eCite Digital Repository

Filtration of crushed tablet suspensions has potential to reduce infection incidence in people who inject drugs


Ng, H and Patel, RP and Bruno, R and Latham, R and Wanandy, T and McLean, S, Filtration of crushed tablet suspensions has potential to reduce infection incidence in people who inject drugs, Drug and Alcohol Review, 34, (1) pp. 67-73. ISSN 0959-5236 (2015) [Refereed Article]

Copyright Statement

Copyright 2014 Australasian Professional Society on Alcohol and other Drugs

DOI: doi:10.1111/dar.12196


Introduction and Aims: The medical complications of injecting preparations from crushed tablets can be severe, and most can be attributed to the injection of insoluble particles and micro-organisms. Previously we have shown that most of the particles can be removed by filtration, but it was not known whether bacteria could also be filtered in the presence of a high particle load. This study aims to determine the feasibility of filtration to remove bacteria from injections prepared from tablets.

Design and Methods: Injections were prepared from crushed slow-release morphine tablets, in mixed bacterial suspensions of Staphylococcus aureus, Streptococcus pyogenes and Pseudomonas aeruginosa. The injection suspensions were passed through syringe filters of porosity 0.45 or 0.20 μm, or combined 0.8 then 0.2 μm, and the bacterial load was counted.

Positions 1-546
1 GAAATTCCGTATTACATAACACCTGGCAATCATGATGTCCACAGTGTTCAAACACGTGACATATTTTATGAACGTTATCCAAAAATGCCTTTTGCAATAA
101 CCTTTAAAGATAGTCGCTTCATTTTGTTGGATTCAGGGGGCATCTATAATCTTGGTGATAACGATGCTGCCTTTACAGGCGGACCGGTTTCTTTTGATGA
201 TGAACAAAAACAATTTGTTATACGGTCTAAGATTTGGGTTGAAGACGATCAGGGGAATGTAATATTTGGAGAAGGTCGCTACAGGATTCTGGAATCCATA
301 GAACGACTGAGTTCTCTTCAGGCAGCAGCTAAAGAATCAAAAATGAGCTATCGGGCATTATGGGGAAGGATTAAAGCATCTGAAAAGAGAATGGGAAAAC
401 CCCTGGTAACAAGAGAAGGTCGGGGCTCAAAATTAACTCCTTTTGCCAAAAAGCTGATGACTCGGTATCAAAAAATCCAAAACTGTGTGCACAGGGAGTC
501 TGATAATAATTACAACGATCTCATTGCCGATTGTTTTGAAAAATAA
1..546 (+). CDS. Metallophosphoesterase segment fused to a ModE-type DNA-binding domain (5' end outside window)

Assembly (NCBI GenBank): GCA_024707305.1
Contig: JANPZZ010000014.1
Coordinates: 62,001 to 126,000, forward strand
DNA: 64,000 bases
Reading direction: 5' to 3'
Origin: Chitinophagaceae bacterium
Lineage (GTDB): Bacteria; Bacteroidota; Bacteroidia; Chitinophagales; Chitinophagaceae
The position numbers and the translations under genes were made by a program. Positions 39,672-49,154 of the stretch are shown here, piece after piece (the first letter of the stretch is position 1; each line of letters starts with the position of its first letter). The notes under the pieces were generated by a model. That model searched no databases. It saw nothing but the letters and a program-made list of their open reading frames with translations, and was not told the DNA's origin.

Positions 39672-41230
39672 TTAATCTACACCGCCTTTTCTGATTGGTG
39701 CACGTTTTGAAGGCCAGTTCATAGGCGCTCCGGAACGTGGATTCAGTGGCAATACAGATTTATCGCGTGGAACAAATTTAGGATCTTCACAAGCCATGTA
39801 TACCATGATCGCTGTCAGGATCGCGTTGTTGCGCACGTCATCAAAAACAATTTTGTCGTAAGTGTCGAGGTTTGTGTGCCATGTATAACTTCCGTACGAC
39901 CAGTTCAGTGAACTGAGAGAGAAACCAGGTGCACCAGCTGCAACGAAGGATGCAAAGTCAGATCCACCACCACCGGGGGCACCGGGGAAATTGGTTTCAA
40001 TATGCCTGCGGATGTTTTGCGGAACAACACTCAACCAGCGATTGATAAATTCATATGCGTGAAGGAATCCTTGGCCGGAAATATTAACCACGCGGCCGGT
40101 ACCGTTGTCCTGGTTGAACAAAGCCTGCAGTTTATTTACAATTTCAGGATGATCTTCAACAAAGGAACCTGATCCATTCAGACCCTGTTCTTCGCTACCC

Results: Bacterial concentrations in unfiltered injections were 2.5-4.3  106 colony forming units mL-1. Both the 0.20 and 0.45 μm filters blocked unless a prefilter (cigarette filter) was used first. The 0.2 μm filter and the combined 0.8/0.2 μm filter reduced the bacteria to the limit of detection (10 colony forming units mL-1) or below. Filtration through a 0.45 μm filter was slightly less effective.

Discussion and Conclusions: Use of a 0.2 μm filter, together with other injection hygiene measures, offers the prospect of greatly reducing the medical complications of injecting crushed tablets and should be considered as a highly effective harm reduction method. It is very likely that these benefits would also apply to other illicit drug injections, although validation studies are needed.

Item Details

Item Type:Refereed Article
Keywords:injecting drug use, filtration, micro-organism, harm reduction, pharmaceutical opioid, filtering, injection, pharmaceutical misuse
Research Division:Psychology
Research Group:Biological psychology
Research Field:Behavioural neuroscience
Objective Division:Health
Objective Group:Public health (excl. specific population health)
Objective Field:Public health (excl. specific population health) not elsewhere classified
UTAS Author:Ng, H (Miss Huei Ng)
UTAS Author:Patel, RP (Dr Rahul Patel)
UTAS Author:Bruno, R (Associate Professor Raimondo Bruno)
UTAS Author:Latham, R (Mr Roger Latham)
UTAS Author:Wanandy, T (Mr Troy Wanandy)
UTAS Author:McLean, S (Professor Stuart McLean)
ID Code:95985
Year Published:2015 (online first 2014)
Web of Science® Times Cited:7
Deposited By:Psychology
Deposited On:2014-10-14
Last Modified:2017-11-02

Repository Staff Only: item control page